Wednesday, September 16, 2020

My Tender Times

There are certain times in my life that I hold in my memory with the utmost care and tenderness. They are precious beautiful times that I associate with golden periods of my life -- and mostly center around friendships from earlier times in my life that were grounded in youth and the process of maturing and faith and ministry.

One of these is time we spent in California -- especially the connections between the college we attended and the church that became our home. We were deeply rooted in that church, especially its youth ministry, and we built these deep wonderful friendships that I hold with such care in my heart and enjoyed these lovely groups of people who fed into us. In retrospect, I regret that I didn't appreciate this as much as I should have when I had it. I don't think I really understood then how rare it was, and I pined for a move to the NW so I could be closer to my family. I didn't realize that when God finally gave me what I asked for in that, I would always be searching for a copy of the family that I had when we were there. There is guilt that comes with that leaving that we did... Some of those friendships have crumbled, and sometimes I wonder if that was our fault.  If we'd stayed, would they have survived? Probably the answer is yes, they still would have deteriorated for the same reasons they did in reality.  Maybe not on the same timetable, but eventually. -- But I still hold the guilt anyway.

Another is the decade I was a WAH girl. We were women, young to a-little-less-young, who met and came together in the early days of the 2000s internet. Before Facebook, before Instagram, we had Yahoogroups. I was a very young mom, unsure of myself, opinionated anyway, both too strong and too weak of a personality at the same time.  God help you if you missed a day of messages because your inbox would be full to the brim. We loved each other and fought with each other and grew with each other and pushed each other. These, too, are friendships I hold with tenderness -- and with the knowledge that they know every piece of me.  The good things and the oh-so-ugly things. There is a comforting understanding in that, I suppose -- some of our friendships have survived, and some have not (I hold a tremendous amount of guilt and grief in this too -- probably more deserved)-- but even with that being true, I know that every single one of those women have been and continue to be a part of me -- and I wouldn't be who I am without them. I think about them, in some way, almost every day.

We built a ministry that sprung out of our friendships, and we found out yesterday that one of our girls had passed away. And it sort of feels like a piece of you passed with it, like the picture that was that time in our lives has fractured just a little bit more. And it leaves you broken in ways that are hard to explain, and I can only just grasp in my head -- and maybe you had to be part of it.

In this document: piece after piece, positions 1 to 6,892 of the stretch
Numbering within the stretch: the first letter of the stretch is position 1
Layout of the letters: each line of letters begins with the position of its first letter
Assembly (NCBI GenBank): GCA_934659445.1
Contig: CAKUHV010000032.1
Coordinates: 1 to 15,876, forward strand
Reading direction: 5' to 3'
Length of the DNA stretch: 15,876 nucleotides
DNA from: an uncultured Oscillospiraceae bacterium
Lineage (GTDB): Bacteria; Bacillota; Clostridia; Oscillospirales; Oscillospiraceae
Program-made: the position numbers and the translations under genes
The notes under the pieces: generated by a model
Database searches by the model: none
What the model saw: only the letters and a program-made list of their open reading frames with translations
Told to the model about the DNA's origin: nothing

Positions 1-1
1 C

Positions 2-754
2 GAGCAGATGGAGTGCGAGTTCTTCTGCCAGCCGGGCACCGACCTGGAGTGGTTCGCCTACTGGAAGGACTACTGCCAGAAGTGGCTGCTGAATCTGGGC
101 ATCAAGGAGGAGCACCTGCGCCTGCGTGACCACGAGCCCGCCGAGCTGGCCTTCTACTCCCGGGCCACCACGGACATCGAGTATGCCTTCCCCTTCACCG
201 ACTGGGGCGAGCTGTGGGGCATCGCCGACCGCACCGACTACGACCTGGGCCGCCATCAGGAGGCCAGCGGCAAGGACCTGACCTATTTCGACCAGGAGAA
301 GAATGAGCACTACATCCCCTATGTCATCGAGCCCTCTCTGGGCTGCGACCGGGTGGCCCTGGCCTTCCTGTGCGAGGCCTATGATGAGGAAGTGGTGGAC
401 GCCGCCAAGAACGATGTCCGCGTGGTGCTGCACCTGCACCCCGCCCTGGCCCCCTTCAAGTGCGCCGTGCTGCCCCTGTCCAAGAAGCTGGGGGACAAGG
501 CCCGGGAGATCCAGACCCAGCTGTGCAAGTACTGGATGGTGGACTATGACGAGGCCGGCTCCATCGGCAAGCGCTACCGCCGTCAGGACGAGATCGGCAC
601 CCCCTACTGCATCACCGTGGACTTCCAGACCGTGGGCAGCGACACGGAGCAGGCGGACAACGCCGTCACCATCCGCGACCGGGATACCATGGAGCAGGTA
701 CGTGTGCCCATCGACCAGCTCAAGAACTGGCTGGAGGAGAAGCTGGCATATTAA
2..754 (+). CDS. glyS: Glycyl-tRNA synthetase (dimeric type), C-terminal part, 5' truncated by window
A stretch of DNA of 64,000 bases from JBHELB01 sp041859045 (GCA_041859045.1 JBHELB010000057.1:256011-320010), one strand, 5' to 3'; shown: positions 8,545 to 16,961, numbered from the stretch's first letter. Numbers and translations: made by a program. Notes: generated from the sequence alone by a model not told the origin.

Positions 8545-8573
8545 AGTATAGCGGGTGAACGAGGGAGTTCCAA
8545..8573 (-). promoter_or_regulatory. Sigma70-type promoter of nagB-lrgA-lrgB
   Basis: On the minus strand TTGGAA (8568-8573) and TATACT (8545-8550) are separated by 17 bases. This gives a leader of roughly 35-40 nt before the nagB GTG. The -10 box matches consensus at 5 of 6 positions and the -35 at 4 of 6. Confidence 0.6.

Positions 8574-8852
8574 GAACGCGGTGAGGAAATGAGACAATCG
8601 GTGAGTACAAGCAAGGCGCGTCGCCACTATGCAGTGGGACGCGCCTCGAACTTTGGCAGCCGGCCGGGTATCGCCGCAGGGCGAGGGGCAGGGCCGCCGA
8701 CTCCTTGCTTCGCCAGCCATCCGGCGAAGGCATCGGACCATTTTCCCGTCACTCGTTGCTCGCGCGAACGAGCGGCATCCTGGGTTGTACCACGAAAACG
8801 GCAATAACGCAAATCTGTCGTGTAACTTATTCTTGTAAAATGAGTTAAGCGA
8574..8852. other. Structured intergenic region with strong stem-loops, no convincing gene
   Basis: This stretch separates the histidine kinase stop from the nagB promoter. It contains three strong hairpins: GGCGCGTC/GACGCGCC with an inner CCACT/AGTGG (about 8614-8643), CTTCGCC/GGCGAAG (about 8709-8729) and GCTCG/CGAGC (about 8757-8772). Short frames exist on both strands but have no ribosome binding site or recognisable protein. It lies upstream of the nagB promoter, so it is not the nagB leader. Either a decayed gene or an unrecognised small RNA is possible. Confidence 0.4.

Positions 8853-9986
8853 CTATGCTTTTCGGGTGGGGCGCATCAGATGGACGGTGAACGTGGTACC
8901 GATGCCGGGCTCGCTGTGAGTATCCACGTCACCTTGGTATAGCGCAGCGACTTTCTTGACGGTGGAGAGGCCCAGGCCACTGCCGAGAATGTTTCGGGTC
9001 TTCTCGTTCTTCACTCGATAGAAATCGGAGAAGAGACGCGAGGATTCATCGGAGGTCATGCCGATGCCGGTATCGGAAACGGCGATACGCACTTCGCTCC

There will surely be more tender times in my life -- but it's hard for me imagine any that could come close.

Tuesday, September 8, 2020

Fandom: A Small Retrospective

 We were at a brewery a few weeks ago. There was this lady who clearly frequented regularly and felt like she thought that she owned the place. Not in a "you're in my seat" sort of way -- but more like "Let me tell you everything you didn't ask about and try to sell you on its glory." We found her to be annoying.

I think that I may have especially found her annoying because - well - I watched her and thought, "She would have really enjoyed being a Celtic Thunder fan." Maybe I saw a little bit of me in her.

Most of my 30s and a little bit of my 40s -- I was an Irish manband superfan. My friends knows this. I like to say that I just had my midlife crisis a little early.

In retrospect, it was a weird thing. At the time, I guess I knew that -- but it was also mostly a fun thing. As I look back, there are a lot of things I'm glad that I did -- some things I wish that I'd done differently -- and a few things that I wish I'd never done at all.

I enjoyed the music and loved the concerts -- but the marks that 10-year experience left on me lies mostly in people -- in the friendships and experiences that maybe only another fan can understand. Some of those rested in other fans, some in people within the business, some I only met tangentially but who filled important pieces in me.

Many of those people, I only talk to occasionally now -- some of them remain a beloved fixture. But we all shared a common experience, and they all fill a sweet scene in the friend tapestry of my life.

Sunday, September 6, 2020

The Fog bringeth Autumn

The fog lingers in the trees over the neighborhood swamp this morning, taking its time burning off before the summer day begins. It will burn off, but it's a reminder that a new season is making its way.

Spring was achingly hard this year. Summer as comfortable and lazy, as summer should be. What might Autumn have in store? What might I have in store for Autumn?

At WW, we provide a host of tools to help people with managing change. So many of them -- and the conversations we create -- center on the important of awareness. You can't change how you're eating if you don't know how you're eating. I think you can extrapolate that into so many places in your life.

I've always held the transition from Summer into Fall as a perfect time to reassess life and habits and intentions. Not really for any sweeping changes -- but little things tend to slide and slip in over the summer, and the new season and starting school year has always felt like a joyful opportunity to refocus on the things and people I value most. 

The fog has burned off now -- the morning clouds will follow. And as the late summer day lingers on, I'll be thinking about those things.